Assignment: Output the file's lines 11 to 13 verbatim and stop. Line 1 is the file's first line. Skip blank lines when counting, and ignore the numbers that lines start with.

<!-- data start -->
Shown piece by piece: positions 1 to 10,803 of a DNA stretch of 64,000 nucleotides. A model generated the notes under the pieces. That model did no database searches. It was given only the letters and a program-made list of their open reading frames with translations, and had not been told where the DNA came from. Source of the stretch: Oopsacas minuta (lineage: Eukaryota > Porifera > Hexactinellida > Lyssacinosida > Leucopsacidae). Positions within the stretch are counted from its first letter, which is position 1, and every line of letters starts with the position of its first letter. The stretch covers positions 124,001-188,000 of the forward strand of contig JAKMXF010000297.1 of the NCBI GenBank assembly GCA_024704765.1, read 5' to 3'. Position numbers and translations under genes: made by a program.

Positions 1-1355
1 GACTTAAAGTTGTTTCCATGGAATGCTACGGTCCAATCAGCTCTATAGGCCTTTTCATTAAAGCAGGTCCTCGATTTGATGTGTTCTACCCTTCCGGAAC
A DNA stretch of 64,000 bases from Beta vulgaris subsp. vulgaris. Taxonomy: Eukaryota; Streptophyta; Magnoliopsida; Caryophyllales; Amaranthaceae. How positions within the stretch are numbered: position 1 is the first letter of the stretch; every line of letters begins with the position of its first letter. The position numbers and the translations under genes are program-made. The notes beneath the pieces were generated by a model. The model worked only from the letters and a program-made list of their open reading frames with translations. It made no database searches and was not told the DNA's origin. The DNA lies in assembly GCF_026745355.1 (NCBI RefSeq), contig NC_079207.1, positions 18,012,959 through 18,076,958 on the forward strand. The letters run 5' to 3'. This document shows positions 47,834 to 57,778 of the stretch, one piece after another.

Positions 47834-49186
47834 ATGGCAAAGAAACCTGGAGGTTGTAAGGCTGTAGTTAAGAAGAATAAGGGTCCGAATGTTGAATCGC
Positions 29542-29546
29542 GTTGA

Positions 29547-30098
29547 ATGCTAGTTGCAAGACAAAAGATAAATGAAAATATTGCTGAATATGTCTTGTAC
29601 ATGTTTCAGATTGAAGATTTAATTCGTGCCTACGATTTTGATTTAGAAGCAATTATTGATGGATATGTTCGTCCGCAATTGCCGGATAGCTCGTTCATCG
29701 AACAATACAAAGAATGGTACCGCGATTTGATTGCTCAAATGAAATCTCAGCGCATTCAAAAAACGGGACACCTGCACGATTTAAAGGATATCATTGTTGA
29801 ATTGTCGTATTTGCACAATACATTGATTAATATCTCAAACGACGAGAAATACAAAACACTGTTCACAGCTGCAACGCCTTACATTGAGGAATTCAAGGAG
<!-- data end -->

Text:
29601 ATGTTTCAGATTGAAGATTTAATTCGTGCCTACGATTTTGATTTAGAAGCAATTATTGATGGATATGTTCGTCCGCAATTGCCGGATAGCTCGTTCATCG
29701 AACAATACAAAGAATGGTACCGCGATTTGATTGCTCAAATGAAATCTCAGCGCATTCAAAAAACGGGACACCTGCACGATTTAAAGGATATCATTGTTGA
29801 ATTGTCGTATTTGCACAATACATTGATTAATATCTCAAACGACGAGAAATACAAAACACTGTTCACAGCTGCAACGCCTTACATTGAGGAATTCAAGGAG